Along the way, I've learned a few things.

  1. Try not to feel sorry for yourself, because your child will feel that and start feel sorry for themselves as well. This might be when you and your family want to seek professional help to prevent the pity party from taking over your lives.
  2. You need to be an authority figure with rules and consequences that are used consistently. If at all possible, create a co-parent plan with your ex-spouse so there can be consistency in both homes.
  3. Remember, you are your child's stability and safety. Self-care is mandatory. My daughter approached me around age 11 and asked, "Mom do you know what the best gift was that you've ever given to me?" I thought she was going to say it was her beloved Barbie dream house. Instead, my daughter responded with, "You, Mom, loving yourself."

My daughter and I, both therapists, have combined our personal and professional know how to write our new book. My Parents Are Getting a Divorce . . . I Wonder What Will Happen to Me is an interactive discussion book to provide a bridge of understanding between parents and their children. Our book creates a safe space for children to share their innermost thoughts and feelings, while also teaching healthy coping skills for children to empower themselves during a chaotic and confusing time in their lives. The goal is to take children out of the middle and provide them with a voice as well as the tools that will allow them to grow into healthy, balanced individuals.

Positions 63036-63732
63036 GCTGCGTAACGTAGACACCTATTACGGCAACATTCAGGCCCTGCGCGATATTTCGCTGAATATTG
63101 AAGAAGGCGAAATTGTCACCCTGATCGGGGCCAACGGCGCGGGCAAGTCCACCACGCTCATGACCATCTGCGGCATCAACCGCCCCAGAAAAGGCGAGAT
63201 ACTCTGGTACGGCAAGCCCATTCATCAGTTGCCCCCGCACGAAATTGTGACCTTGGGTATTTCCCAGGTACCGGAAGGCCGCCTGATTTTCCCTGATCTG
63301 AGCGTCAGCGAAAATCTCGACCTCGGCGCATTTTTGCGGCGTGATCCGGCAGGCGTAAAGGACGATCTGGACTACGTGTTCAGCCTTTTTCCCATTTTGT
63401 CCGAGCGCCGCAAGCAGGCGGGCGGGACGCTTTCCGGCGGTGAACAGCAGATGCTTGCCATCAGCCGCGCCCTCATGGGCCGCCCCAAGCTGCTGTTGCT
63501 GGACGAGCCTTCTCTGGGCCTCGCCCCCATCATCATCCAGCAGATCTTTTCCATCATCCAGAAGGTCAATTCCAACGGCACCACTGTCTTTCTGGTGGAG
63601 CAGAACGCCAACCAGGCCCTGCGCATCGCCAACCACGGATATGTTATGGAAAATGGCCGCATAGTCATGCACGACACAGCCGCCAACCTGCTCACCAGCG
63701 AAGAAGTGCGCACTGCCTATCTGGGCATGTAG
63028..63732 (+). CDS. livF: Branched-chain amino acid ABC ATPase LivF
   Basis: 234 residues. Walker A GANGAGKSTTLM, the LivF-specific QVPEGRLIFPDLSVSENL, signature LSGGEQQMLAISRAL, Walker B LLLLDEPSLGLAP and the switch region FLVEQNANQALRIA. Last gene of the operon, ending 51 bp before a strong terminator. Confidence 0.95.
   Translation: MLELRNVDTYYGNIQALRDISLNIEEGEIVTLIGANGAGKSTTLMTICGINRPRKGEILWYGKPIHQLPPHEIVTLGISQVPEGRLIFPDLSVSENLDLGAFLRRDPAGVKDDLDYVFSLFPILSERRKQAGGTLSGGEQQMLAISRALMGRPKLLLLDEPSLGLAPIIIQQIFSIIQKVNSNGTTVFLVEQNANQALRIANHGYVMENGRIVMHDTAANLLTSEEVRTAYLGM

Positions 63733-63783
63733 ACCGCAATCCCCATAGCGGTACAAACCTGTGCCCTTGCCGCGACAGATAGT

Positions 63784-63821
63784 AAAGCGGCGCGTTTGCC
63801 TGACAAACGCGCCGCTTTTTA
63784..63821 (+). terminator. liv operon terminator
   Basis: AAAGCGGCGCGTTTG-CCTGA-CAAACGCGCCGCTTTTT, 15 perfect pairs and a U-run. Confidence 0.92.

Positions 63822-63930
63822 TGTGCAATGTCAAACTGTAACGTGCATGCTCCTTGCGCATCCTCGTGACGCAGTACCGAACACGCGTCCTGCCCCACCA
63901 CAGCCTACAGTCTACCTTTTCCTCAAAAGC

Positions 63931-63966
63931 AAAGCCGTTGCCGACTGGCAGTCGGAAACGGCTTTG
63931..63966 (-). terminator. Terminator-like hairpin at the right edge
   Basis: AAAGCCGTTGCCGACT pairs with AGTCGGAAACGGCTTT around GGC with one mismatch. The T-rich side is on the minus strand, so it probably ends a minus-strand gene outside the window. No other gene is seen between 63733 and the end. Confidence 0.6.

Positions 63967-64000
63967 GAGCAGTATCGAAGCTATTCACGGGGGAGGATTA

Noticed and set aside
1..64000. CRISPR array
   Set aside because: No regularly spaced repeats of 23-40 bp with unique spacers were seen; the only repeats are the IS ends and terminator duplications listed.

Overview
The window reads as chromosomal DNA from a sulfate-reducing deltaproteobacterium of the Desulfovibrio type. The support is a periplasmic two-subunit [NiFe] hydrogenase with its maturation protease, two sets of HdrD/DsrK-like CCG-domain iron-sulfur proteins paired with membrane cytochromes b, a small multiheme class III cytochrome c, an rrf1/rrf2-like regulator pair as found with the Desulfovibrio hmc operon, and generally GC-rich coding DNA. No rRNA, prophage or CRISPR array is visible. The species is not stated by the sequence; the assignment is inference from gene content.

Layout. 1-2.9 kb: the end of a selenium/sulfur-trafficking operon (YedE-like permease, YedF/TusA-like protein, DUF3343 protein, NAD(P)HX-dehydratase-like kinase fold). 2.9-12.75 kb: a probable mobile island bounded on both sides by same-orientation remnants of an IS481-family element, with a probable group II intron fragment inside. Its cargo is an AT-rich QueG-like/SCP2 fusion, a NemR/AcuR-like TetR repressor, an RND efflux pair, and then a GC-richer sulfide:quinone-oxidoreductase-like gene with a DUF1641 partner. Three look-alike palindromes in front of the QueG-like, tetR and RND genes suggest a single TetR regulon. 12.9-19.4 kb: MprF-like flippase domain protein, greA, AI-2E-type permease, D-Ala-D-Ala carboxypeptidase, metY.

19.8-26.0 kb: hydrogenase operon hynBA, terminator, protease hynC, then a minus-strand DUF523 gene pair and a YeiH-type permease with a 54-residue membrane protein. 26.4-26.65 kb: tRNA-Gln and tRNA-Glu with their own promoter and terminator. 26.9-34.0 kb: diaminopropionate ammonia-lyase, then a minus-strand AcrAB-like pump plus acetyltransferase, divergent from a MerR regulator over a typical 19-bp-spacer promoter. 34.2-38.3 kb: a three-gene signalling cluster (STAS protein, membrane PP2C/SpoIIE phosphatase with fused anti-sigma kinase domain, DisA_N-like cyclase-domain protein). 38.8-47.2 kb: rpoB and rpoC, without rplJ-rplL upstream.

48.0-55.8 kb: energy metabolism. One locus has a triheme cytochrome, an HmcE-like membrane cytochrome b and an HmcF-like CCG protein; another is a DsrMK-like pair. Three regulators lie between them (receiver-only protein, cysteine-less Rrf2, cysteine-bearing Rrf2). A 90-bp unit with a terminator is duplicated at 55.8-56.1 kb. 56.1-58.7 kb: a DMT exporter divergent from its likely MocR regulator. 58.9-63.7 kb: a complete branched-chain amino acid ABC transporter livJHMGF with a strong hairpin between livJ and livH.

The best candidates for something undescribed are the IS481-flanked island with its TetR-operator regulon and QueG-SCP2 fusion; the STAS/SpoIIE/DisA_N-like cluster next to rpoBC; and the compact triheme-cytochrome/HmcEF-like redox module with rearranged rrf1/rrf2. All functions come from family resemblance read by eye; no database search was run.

3 min read

Help! My Friend Is a No Show

Email armchairpsychologist@swaaymedia.com to get the advice you need!

Help! My Friend Is a No Show

Dear Armchair Psychologist,

I have a friend who doesn't reply to my messages about meeting for dinner, etc. Although, last week I ran into her at a local restaurant of mine, it has always been awkward to be friends with her. Should I continue our friendship or discontinue it? We've been friends for a total four years and nothing has changed. I don't feel as comfortable with her as my other close friends, and I don't think I'll ever be able to reach that comfort zone in pure friendship.


Dear Sadsies,

I am sorry to hear you've been neglected by your friend. You may already have the answer to your question, since you're evaluating the non-existing bond between yourself and your friend. However, I'll gladly affirm to you that a friendship that isn't reciprocated is not a good friendship.

I have had a similar situation with a friend whom I'd grown up with but who was also consistently a very negative person, a true Debby Downer. One day, I just had enough of her criticism and vitriol. I stopped making excuses for her and dumped her. It was a great decision and I haven't looked back. With that in mind, it could be possible that something has changed in your friend's life, but it's insignificant if she isn't responding to you. It's time to dump her and spend your energy where it's appreciated. Don't dwell on this friend. History is not enough to create a lasting bond, it only means just that—you and your friend have history—so let her be history!

- The Armchair Psychologist